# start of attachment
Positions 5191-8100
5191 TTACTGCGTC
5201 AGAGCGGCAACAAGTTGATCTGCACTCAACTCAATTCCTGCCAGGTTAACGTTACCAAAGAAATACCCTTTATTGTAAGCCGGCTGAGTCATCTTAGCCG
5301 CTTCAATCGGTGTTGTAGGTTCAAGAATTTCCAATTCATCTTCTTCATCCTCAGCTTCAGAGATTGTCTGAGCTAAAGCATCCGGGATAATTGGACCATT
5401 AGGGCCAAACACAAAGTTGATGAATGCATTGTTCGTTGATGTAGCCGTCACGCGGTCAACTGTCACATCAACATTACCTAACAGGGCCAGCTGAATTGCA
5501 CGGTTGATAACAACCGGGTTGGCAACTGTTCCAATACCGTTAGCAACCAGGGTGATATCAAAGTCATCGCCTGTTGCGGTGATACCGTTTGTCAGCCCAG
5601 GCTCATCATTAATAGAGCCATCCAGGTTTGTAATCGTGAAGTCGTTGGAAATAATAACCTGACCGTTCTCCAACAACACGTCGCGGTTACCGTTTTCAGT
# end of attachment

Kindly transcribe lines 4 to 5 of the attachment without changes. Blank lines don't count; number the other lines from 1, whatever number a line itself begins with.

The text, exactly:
5301 CTTCAATCGGTGTTGTAGGTTCAAGAATTTCCAATTCATCTTCTTCATCCTCAGCTTCAGAGATTGTCTGAGCTAAAGCATCCGGGATAATTGGACCATT
5401 AGGGCCAAACACAAAGTTGATGAATGCATTGTTCGTTGATGTAGCCGTCACGCGGTCAACTGTCACATCAACATTACCTAACAGGGCCAGCTGAATTGCA